From a fractured ankle to a thumb sliced on a bottle of bubbly, from broken arm bones to torn knee ligaments, all manner of injuries has interrupted Lindsey Vonn’s highly successful skiing career.
There was even the time the American was helicoptered off a mountain after a body-battering crash during downhill training at the 2006 Turin Olympics. About 48 hours later, she was on her skis, competing.
That’s what Vonn does: She gets hurt, gets up and gets back out there.
“She’s relentless toward her goals. It’s not easy to continue to fight like she’s done,” said Vonn’s longtime sports physical therapist, Lindsay Winninger. “With each injury she’s had, she’s learned something about herself and her body. I believe she’s a better athlete for it.”
The 33-year-old Vonn says that her main focus until the Pyeongchang Olympics open Feb. 9 is to stay healthy.
A look at some of the times she was unable to do that:
BROKEN RIGHT ARM, November 2016
Hurt during a training run in her home state of Colorado. Needed surgery. The injury led to nerve damage; she couldn’t move her fingers initially and taped a ski pole to her right glove when she returned to racing. Vonn said later she worried about whether she would be able to use her hand in a normal way ever again and has called it the “hardest recovery of my career.”
FRACTURES IN LEFT KNEE, February 2016
Crashed during a World Cup super-G in Andorra. Taken off the mountain in a sled . Competed again the next day, but then went nearly a year without participating in a World Cup race afterward.
BROKEN LEFT ANKLE, August 2015
Injured during preseason training camp in New Zealand. Wasn’t ready to return at the start of the World Cup season in October, but did compete in late November.
TORN LIGAMENTS IN RIGHT KNEE, BROKEN BONE IN RIGHT LEG, February 2013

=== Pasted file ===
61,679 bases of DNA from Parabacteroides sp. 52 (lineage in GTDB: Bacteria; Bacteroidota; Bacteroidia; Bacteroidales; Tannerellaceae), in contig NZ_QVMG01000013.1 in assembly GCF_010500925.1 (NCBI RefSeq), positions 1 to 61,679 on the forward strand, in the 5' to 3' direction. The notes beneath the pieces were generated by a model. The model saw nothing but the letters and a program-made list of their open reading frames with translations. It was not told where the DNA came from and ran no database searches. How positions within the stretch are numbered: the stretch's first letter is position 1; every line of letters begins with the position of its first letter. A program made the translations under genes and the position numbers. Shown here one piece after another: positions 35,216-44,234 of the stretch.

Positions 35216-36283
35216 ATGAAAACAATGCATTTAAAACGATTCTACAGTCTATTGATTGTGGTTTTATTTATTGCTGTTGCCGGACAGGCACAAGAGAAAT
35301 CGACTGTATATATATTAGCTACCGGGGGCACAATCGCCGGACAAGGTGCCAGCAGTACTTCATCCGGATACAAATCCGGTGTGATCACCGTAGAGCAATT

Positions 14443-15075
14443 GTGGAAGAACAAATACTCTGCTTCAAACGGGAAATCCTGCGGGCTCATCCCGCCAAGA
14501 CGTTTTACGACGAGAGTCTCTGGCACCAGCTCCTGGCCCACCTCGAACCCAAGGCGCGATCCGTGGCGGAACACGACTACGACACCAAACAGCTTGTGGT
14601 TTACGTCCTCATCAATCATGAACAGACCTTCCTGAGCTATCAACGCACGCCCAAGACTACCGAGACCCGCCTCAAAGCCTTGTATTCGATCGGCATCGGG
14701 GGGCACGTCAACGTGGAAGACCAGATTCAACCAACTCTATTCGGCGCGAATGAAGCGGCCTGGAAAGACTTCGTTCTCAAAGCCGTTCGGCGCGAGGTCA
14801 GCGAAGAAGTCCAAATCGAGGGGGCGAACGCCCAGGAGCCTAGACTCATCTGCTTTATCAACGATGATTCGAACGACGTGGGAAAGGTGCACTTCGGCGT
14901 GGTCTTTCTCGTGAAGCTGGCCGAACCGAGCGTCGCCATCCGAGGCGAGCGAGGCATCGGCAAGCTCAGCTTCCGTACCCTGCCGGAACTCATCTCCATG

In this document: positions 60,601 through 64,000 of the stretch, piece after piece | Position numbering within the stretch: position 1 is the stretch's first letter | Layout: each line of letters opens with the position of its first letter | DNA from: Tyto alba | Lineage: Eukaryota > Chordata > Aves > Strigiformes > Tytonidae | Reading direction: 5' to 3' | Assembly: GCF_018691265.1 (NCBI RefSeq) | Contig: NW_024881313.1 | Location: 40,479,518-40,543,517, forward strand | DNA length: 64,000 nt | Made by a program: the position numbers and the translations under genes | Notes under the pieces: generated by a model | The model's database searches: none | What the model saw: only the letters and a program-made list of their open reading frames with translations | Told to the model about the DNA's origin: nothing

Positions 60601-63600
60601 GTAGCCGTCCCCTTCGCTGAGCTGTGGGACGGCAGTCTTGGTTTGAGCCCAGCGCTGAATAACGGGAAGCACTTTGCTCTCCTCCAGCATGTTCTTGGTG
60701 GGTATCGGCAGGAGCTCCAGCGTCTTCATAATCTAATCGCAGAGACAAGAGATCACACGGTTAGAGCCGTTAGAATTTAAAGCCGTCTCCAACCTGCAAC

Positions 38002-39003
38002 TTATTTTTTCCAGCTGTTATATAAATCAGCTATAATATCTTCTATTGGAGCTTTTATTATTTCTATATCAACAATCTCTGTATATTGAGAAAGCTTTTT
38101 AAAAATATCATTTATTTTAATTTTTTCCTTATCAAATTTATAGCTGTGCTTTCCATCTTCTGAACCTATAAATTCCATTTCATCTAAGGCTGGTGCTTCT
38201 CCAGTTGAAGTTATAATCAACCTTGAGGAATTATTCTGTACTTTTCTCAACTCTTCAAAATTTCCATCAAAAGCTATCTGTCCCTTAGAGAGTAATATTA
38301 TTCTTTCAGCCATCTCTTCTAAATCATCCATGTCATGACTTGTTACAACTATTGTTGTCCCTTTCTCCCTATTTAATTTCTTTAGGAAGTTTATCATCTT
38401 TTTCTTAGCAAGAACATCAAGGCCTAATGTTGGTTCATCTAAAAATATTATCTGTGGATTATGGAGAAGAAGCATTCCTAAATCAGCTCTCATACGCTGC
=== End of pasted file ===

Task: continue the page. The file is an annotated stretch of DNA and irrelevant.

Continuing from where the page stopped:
Vonn needed reconstructive surgery after tumbling when she landed in a patch of soft snow during the super-G at the 2013 world championships in Schladming, Austria. She tried to come back but got hurt again in a crash while training in Colorado in November and during a World Cup downhill at Val d’Isere, France, in December, tearing her repaired ACL and requiring another operation on her right knee. Announced in January 2014 she would have to miss the Sochi Olympics.
CONCUSSION, February 2011
Injured her head in a fall during World Cup practice in Austria. About a week later, she initially decided to compete — “skiing in a fog,” Vonn called it — at the world championships in Garmisch-Partenkirchen, Germany, before eventually withdrawing.
BRUISED RIGHT SHIN, February 2010
Slammed her right leg in slalom practice 10 days before the Vancouver Olympics started. Initially, could barely walk. Needed painkillers and a Novocaine-like numbing cream; also smeared a semisoft Austrian cheese, topfen, on her leg as a home remedy. Raced in the Winter Games, earning two medals: the first Olympic downhill gold for an American woman, and a bronze in the super-G. But she spun out of control during the giant slalom, breaking her right pinkie.
BRUISED LEFT FOREARM, December 2009
Crashed on the first run of a World Cup giant slalom in Lienz, Austria, losing her balance after a sharp turn and falling backward. She wound up not missing a race.
CUT RIGHT THUMB, February 2009
Safe to say Vonn’s oddest injury came off the slopes during the world championships in Val d’Isere, when she needed surgery after hurting herself with a champagne bottle during a photo op gone awry after winning gold in the downhill. “I’m not going to be opening champagne bottles any time soon — probably not for the rest of my life,” Vonn said about a month later. “That’s a mistake you definitely learn from.”
HYPER-EXTENDED RIGHT KNEE, BONE BRUISE, February 2007
Partially tore her right ACL in training. Sat out her last two races at the world championships in Are, Sweden, after winning two silvers earlier. Missed the rest of that World Cup season.
ASSORTED BRUISES AND ACHES, February 2006
Scary fall during downhill training at the Turin Olympics caused a bruised thigh, aching back and sore pelvis. She left the hospital — even trying to grab her belongings and sneak out when the checkout process was taking longer than she wanted — and competed less than 48 hours later. She wound up racing in all four events she’d planned, with a top result of seventh in the super-G. “It’s definitely weird,” she said back then, “going from the hospital bed to the start gate.”
AP Sports Writer Pat Graham contributed to this report.
More AP Olympic coverage: https://wintergames.ap.org/